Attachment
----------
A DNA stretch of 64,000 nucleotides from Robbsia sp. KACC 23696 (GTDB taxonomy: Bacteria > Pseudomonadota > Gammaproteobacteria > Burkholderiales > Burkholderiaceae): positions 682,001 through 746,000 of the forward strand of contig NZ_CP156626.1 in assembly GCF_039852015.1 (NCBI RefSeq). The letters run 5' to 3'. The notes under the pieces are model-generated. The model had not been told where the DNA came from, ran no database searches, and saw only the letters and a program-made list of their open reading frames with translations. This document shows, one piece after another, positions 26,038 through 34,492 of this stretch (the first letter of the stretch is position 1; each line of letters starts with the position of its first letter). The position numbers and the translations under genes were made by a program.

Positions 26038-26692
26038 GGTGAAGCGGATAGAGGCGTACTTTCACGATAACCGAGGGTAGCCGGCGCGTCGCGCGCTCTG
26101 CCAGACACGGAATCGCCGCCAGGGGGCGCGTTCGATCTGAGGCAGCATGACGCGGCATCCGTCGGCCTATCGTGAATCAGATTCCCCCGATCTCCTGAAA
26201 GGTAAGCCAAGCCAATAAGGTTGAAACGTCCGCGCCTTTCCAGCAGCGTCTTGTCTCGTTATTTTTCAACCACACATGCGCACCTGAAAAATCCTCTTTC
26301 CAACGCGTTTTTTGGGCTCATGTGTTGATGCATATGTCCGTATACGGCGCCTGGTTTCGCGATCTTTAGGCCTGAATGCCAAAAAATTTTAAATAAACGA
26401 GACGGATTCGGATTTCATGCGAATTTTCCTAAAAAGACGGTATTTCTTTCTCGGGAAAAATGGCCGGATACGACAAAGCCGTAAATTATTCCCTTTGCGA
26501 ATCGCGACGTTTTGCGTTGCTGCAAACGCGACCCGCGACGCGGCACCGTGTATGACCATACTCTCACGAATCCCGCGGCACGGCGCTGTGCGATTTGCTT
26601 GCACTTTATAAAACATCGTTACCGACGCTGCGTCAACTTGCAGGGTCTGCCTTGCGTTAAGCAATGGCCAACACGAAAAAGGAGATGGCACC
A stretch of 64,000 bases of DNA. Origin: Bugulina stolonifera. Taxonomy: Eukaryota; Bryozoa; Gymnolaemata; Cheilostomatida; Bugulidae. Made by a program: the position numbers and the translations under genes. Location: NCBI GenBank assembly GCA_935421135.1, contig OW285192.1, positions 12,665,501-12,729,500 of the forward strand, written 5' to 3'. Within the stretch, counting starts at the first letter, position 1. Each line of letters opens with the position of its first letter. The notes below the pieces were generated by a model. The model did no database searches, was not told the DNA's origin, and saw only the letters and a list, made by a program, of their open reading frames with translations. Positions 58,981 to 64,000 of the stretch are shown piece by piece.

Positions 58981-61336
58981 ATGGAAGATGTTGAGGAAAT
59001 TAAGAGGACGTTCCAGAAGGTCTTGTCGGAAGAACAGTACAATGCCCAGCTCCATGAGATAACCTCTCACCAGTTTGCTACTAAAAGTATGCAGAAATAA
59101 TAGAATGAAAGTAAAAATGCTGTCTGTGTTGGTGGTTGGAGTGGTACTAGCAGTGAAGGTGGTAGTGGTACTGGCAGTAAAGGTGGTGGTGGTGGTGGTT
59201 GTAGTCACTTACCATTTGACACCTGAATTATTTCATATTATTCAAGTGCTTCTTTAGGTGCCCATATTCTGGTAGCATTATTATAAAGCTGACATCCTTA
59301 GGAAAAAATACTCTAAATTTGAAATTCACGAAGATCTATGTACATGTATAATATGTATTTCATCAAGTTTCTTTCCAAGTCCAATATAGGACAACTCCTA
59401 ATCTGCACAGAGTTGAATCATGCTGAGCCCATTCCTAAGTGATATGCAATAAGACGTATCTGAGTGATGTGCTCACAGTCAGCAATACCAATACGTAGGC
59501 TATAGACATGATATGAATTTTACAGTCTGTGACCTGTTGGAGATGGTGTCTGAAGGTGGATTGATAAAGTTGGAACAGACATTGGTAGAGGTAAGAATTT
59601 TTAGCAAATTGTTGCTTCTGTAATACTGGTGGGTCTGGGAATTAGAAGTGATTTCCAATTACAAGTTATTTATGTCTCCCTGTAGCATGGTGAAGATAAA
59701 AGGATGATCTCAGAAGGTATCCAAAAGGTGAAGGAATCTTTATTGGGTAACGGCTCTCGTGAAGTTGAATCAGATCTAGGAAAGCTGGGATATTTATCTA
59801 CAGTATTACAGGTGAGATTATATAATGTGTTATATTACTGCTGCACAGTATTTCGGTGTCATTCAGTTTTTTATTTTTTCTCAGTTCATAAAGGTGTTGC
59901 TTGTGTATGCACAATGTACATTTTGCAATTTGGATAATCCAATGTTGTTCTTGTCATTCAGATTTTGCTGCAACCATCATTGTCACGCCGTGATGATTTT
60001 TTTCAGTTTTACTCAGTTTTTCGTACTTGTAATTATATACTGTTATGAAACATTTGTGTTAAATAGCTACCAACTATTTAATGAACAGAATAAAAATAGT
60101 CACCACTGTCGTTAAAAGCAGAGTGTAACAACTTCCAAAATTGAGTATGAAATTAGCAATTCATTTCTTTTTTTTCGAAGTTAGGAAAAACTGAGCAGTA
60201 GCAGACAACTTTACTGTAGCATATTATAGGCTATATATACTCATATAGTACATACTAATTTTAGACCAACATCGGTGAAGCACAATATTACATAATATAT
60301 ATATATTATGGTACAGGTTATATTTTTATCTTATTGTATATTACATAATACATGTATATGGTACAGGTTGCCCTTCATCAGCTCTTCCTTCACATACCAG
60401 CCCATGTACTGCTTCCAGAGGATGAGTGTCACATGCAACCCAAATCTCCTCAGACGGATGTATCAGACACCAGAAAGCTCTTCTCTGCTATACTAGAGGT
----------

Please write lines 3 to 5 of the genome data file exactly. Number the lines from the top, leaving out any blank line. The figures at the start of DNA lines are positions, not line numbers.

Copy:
26038 GGTGAAGCGGATAGAGGCGTACTTTCACGATAACCGAGGGTAGCCGGCGCGTCGCGCGCTCTG
26101 CCAGACACGGAATCGCCGCCAGGGGGCGCGTTCGATCTGAGGCAGCATGACGCGGCATCCGTCGGCCTATCGTGAATCAGATTCCCCCGATCTCCTGAAA
26201 GGTAAGCCAAGCCAATAAGGTTGAAACGTCCGCGCCTTTCCAGCAGCGTCTTGTCTCGTTATTTTTCAACCACACATGCGCACCTGAAAAATCCTCTTTC